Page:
"…When he ( Archimedes) considered the reason of it, he leaped forth for joy, running home and crying Eureka, Eureka, that is, I have found it, I have found it…."


 "…It is reported by the ancients of Eutelides, that he bewitched himself by reflection in the water, Looking-glasses, or fountains, which returned his own shadow upon him…"


Evaporate - To pass off in vapor, as a fluid; to escape and be dissipated, either in visible vapor, or in practice too minute to be visible.

"…Let Litharge of Silver, half an ounce, boil in a glazed earthen pot, with strong Vinegar, until the thinner part be Evaporated…"


Excoriate - to wear off the skin of.

"… If Almonds cannot be easily Excoriated, cover them with Chaff and Straw, and you may effect it..."


Express - To press or squeeze out; to force out by pressure; as, to express the juice of grapes or of apples.

"…Wherefore the Wine that is Expressed out of several kinds of Grapes, is not so firm as the simple and sincere…"

"… Express and strain the juice of Lemon…"

Extract / Extraction          

See:   Distillation

Extract:  A concentrated preparation of a vegetable or animal drug obtained by removing the active constituents therefrom with a suitable menstruum, evaporating all or nearly all the solvent and adjusting the residual mass or powder to a prescribed standard.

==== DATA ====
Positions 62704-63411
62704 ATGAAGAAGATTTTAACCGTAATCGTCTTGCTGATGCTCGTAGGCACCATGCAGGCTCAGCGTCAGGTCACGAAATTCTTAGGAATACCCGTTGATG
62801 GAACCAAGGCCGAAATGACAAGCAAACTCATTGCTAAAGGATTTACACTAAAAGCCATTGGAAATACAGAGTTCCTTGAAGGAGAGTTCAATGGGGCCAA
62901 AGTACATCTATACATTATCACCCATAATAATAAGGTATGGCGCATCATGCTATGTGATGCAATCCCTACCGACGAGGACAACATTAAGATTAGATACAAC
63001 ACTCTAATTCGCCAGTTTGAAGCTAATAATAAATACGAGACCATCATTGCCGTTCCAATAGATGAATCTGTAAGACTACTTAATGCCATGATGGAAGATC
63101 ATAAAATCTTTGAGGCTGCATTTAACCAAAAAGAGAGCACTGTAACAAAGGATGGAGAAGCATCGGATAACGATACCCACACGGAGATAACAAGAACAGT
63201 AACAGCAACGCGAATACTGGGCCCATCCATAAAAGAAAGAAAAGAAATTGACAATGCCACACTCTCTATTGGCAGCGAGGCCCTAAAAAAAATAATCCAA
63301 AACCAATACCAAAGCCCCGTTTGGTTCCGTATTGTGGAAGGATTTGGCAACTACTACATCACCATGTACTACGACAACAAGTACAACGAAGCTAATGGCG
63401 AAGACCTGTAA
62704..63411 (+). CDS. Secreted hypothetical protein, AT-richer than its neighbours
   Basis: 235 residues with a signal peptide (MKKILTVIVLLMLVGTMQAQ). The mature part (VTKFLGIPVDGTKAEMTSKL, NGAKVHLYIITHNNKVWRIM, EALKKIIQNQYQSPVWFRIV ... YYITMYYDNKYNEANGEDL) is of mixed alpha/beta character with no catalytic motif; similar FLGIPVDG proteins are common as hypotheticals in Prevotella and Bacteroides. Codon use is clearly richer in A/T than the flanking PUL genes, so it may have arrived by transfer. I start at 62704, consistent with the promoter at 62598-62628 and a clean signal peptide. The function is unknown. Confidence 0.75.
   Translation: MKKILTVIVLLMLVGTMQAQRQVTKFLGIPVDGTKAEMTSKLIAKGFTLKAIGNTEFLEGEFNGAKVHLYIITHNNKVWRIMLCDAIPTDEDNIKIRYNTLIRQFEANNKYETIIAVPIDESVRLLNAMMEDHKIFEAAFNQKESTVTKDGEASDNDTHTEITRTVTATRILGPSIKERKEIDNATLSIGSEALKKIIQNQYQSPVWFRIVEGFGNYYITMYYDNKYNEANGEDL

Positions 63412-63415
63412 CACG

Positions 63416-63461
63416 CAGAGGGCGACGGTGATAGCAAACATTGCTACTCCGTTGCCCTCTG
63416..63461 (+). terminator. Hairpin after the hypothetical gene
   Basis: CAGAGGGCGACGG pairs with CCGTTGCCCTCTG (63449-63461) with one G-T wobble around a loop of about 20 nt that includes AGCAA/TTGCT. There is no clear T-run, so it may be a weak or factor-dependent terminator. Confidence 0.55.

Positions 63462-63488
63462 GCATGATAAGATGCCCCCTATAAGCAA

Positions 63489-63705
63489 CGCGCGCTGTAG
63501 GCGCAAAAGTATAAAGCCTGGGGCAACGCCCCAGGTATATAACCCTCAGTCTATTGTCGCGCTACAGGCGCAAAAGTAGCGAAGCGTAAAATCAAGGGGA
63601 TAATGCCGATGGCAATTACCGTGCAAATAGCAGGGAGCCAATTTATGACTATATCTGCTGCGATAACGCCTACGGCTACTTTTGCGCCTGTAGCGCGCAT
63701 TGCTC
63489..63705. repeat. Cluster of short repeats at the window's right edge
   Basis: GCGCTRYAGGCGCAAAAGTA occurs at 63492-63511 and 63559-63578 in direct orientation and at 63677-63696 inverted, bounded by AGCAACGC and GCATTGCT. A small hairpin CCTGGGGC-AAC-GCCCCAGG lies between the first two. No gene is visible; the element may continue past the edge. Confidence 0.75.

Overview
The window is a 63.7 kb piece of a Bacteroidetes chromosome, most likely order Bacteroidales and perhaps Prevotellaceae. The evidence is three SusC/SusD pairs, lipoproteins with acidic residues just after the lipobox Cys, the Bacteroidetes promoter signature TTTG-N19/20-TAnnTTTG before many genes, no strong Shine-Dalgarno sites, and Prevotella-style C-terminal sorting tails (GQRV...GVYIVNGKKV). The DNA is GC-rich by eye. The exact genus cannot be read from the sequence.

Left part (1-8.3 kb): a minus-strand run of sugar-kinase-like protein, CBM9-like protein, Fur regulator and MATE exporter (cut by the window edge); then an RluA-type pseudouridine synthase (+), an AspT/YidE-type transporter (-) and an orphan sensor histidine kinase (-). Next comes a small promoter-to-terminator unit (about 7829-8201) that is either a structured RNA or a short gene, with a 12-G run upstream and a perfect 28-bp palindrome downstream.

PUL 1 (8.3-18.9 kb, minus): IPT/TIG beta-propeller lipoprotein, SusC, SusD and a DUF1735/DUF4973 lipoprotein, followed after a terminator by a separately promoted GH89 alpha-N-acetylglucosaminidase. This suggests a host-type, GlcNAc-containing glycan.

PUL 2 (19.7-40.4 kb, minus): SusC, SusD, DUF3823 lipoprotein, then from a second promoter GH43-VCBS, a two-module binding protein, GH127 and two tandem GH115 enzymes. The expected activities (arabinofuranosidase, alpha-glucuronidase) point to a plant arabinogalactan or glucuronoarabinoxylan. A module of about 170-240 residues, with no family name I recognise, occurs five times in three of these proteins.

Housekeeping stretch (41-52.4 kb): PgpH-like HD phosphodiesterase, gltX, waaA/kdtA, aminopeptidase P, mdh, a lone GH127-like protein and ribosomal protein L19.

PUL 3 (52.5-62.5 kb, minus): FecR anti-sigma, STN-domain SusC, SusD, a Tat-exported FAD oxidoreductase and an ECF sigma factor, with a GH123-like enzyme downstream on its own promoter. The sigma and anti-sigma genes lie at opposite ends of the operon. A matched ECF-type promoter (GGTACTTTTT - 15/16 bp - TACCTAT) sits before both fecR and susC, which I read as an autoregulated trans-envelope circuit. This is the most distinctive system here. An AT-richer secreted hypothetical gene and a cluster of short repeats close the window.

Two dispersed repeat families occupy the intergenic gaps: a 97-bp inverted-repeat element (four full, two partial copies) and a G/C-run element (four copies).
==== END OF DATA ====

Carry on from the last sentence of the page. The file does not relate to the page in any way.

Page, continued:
"…If you would Extract sweet waters out of hot plants, and such as are earthy, and retain a sweet favour in their very substance, these being cast into a Stillatory, without any art, and a fire made under them, yield their odors.  As you may draw sweet waters out of…"

"…Others cannot endure the fire, but are presently burned.  From which variety of tempers, there must arise also a variety in the manner of Extraction.  I will set down some examples of these, that ingenious artists may not despair to draw Oils out of anything whatever…"


Eyebright - A genus of plants, the Euphrasia, of several species. It is an elegant little plant, 2 to 8 inches high, an annual, common on heaths and other dry pastures, especially on a chalky soil, and flowering from July to September, with deeply-cut leaves and numerous, small, white or purplish flowers variegated with yellow.

 "…Take two bottles of Greek wine, half a pint of white Rose Water, of Celendine, two ounces, of Fennel, Rue, Eye-Bright, as much, of Tutty, half an ounce, of Cloves as much, Sugar-Candy of Roses, one Drachm, Camphire, half a Drachm, and as much Aloes…"